A record number of dead dolphins have washed up on France's Atlantic coast in recent months after being caught in fishing nets, the Pelagis observatory said Thursday.
"We've had around 1,200 small cetaceans along the coast" of the Bay of Biscay, of which more than 90 percent were common dolphins, biologist Olivier Van Canneyt told AFP.
The observatory he works for said the number of dead dolphins had set a record each year since 2017, and warned that the species could be wiped out in the area.
"There were two peaks in mid-February and mid-March linked to currents that are stronger at that time owing to low-pressure conditions," noted Van Canneyt, a specialist in sea mammels and birds.
The observatory said that around 85 perecent of the dolphin carcasses that could be examined bore traces of accidental capture, while noting that almost three times as many dead dolphins had likely not even reached the coast.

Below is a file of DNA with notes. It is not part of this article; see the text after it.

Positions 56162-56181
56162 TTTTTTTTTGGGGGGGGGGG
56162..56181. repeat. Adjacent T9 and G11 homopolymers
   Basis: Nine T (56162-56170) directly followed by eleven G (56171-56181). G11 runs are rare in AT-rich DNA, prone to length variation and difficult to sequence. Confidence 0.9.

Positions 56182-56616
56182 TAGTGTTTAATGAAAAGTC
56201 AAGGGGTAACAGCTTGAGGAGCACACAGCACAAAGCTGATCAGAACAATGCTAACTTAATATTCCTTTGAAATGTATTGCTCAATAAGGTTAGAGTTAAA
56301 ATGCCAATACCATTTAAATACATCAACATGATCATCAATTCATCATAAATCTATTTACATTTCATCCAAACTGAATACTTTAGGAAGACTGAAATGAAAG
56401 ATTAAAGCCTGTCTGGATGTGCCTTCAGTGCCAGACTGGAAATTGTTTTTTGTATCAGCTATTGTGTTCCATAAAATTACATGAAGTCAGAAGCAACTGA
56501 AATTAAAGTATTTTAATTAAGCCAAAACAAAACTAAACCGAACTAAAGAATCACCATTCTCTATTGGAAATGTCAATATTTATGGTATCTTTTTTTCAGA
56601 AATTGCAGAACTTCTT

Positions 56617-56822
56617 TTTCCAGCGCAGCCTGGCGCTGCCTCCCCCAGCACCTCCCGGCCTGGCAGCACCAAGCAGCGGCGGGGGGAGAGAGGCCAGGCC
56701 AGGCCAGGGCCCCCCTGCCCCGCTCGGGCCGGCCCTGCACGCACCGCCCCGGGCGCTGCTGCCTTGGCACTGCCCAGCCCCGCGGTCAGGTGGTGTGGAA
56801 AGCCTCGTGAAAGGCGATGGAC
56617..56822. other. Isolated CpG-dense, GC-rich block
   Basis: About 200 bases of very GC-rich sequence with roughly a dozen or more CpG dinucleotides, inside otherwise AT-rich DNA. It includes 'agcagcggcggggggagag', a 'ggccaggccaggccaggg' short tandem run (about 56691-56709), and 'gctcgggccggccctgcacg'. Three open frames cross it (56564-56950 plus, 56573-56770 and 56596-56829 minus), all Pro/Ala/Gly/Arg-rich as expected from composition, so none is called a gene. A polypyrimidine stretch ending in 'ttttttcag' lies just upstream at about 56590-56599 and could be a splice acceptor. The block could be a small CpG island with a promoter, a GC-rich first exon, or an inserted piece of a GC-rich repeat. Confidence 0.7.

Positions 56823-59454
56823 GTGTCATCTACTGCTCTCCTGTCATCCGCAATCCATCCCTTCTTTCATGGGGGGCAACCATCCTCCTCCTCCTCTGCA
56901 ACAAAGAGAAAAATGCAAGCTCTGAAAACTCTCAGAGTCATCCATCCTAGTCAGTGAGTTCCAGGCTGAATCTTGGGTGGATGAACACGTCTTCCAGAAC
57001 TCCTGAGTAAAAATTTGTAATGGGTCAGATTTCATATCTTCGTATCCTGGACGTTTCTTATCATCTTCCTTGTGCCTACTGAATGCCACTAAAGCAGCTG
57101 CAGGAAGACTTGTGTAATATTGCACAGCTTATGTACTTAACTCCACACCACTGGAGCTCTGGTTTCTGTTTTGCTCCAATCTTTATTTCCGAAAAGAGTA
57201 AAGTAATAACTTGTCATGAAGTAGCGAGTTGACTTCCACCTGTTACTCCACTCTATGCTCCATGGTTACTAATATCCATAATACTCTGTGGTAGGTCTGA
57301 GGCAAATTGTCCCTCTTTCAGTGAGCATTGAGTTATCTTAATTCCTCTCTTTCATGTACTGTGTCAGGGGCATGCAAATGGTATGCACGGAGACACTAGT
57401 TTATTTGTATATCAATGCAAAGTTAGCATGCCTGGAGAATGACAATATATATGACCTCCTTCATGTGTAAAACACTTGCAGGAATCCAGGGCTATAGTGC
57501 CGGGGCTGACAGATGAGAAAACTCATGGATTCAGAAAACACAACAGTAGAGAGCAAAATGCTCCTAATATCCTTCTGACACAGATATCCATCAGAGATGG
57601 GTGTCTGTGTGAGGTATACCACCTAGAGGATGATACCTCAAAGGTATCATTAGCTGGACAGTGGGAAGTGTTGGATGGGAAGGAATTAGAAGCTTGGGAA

Dolphins and porpoises can be caught in fishing nets and suffocated when they hunt for sea bass and whiting at the same time as fishing fleets, especially during winter months in the region.
The number of dolphins that wash up on the coast has increased this year despite efforts by the observatory to warn the mammals of a human presence by using acoustic "pingers".
Environment Minister Francois de Rugy said in March that he would unveil a plan to limit such deaths "by the end of the year".